Quotable: Philip Roth

When I went to see Chris Rock’s documentary, Good Hair, the other day, it got me thinking about how curly hair is written about in novels. The first example that came to me was Philip Roth’s The Human Stain. In the novel, Coleman Silk describes Iris Gittelman, the woman he’s going to marry, mostly in terms of her hair:

Her head of hair was something, a labyrinthine, billowing wreath of spirals and ringlets, fuzzy as twine and large enough for use as a Christmas ornamentation. All the disquiet of her childhood seemed to have passed into the convolutions of her sinuous thicket of hair. Her irreversible hair. You could polish pots with it and no more alter its construction than if it were harvested from the inky depths of the sea, some kind of wiry, reef-building organism, a dense living onyx hybrid of coral and shrubs, perhaps possessing medicinal properties.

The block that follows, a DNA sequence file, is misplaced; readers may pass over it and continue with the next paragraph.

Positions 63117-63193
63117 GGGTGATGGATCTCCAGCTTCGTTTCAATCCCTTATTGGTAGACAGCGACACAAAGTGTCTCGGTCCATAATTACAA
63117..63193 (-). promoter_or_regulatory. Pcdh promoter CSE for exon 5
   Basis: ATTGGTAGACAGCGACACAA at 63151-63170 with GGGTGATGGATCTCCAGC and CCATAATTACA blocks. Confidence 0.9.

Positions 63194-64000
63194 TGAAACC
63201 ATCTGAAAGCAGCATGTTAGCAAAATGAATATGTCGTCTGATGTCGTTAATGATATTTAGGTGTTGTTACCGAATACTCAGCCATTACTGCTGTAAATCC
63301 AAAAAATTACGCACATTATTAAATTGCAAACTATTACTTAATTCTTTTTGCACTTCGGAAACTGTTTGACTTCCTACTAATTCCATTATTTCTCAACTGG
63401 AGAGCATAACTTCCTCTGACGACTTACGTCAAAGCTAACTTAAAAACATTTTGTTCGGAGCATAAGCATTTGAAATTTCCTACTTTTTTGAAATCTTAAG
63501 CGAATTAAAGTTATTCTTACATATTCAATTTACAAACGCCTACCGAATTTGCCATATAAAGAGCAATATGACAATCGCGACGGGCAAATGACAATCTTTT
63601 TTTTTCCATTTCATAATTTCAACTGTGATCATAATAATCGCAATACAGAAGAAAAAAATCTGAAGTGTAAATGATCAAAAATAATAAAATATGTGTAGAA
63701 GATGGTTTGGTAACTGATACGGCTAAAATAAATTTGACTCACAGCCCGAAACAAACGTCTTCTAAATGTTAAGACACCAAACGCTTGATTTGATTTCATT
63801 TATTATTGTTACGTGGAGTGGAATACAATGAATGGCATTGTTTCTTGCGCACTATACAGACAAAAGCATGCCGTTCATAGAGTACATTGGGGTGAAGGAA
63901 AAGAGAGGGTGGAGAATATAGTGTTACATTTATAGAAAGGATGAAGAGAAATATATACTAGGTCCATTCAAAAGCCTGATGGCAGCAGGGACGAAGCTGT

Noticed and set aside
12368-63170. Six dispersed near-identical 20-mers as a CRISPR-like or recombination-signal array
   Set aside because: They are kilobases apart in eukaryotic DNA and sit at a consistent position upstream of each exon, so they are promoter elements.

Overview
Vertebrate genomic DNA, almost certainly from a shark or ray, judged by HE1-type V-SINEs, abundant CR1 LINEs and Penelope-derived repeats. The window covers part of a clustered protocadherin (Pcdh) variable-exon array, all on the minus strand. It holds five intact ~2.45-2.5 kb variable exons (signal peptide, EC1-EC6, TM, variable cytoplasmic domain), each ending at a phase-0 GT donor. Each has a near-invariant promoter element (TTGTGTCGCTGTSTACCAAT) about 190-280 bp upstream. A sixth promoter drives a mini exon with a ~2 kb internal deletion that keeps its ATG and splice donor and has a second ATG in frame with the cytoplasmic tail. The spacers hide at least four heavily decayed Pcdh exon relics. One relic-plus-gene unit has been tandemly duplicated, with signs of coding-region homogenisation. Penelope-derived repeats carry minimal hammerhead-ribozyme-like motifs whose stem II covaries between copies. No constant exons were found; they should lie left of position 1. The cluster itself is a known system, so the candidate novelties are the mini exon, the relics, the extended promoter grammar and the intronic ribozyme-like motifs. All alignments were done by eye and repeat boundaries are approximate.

Iris’s hair is significant, of course. Its curative property, so to speak, is that it allows Coleman, who has been passing for white, to have a convenient explanation for any kinkiness in his children’s hair.

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